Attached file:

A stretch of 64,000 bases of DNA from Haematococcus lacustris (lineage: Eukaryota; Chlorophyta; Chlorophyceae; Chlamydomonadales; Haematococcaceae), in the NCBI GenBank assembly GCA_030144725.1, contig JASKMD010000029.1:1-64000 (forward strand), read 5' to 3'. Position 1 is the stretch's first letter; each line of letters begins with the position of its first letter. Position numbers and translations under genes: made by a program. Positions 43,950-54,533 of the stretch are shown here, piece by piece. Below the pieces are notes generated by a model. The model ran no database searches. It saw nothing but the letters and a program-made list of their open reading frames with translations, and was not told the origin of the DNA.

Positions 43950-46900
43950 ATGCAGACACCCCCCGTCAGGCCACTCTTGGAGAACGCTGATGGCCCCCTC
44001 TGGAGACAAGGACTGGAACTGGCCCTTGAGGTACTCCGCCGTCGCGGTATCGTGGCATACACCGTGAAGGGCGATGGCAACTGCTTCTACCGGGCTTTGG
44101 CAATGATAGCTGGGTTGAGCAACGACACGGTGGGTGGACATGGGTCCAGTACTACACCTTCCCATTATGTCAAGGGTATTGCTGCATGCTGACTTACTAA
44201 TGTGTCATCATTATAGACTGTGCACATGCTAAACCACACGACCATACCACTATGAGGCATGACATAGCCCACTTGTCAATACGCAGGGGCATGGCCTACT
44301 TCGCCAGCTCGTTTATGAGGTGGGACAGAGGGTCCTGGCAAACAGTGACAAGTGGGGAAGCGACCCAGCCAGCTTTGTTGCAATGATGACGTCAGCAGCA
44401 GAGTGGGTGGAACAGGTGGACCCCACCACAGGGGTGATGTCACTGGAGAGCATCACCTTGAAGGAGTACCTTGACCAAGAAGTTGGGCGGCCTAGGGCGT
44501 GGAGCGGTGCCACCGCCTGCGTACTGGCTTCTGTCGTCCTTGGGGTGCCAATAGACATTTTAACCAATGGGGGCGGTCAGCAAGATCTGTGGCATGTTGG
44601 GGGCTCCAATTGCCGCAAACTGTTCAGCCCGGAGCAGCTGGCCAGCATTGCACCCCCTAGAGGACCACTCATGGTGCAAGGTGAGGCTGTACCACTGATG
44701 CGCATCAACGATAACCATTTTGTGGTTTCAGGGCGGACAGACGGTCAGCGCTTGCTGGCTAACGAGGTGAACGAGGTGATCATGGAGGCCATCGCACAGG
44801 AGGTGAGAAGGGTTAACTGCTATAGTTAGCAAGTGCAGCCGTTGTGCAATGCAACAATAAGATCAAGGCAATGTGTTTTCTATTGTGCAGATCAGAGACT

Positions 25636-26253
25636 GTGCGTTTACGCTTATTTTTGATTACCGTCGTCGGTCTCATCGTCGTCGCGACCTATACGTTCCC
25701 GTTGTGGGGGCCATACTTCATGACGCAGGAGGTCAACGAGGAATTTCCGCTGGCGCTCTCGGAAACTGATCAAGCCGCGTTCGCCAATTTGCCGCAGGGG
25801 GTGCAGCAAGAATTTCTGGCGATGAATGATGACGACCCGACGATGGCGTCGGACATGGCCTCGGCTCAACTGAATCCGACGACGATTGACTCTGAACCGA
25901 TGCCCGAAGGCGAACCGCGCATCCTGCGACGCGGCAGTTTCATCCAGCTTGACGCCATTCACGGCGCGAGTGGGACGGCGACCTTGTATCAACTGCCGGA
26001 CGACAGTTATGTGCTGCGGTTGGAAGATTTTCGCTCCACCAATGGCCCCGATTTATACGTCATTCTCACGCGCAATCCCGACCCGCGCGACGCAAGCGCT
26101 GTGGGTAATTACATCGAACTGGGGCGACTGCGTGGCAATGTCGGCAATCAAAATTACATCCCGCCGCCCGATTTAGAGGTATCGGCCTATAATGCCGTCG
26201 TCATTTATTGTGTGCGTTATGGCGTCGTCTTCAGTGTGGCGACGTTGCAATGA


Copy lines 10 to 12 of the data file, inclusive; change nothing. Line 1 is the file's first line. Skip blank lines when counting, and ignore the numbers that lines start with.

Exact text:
44601 GGGCTCCAATTGCCGCAAACTGTTCAGCCCGGAGCAGCTGGCCAGCATTGCACCCCCTAGAGGACCACTCATGGTGCAAGGTGAGGCTGTACCACTGATG
44701 CGCATCAACGATAACCATTTTGTGGTTTCAGGGCGGACAGACGGTCAGCGCTTGCTGGCTAACGAGGTGAACGAGGTGATCATGGAGGCCATCGCACAGG
44801 AGGTGAGAAGGGTTAACTGCTATAGTTAGCAAGTGCAGCCGTTGTGCAATGCAACAATAAGATCAAGGCAATGTGTTTTCTATTGTGCAGATCAGAGACT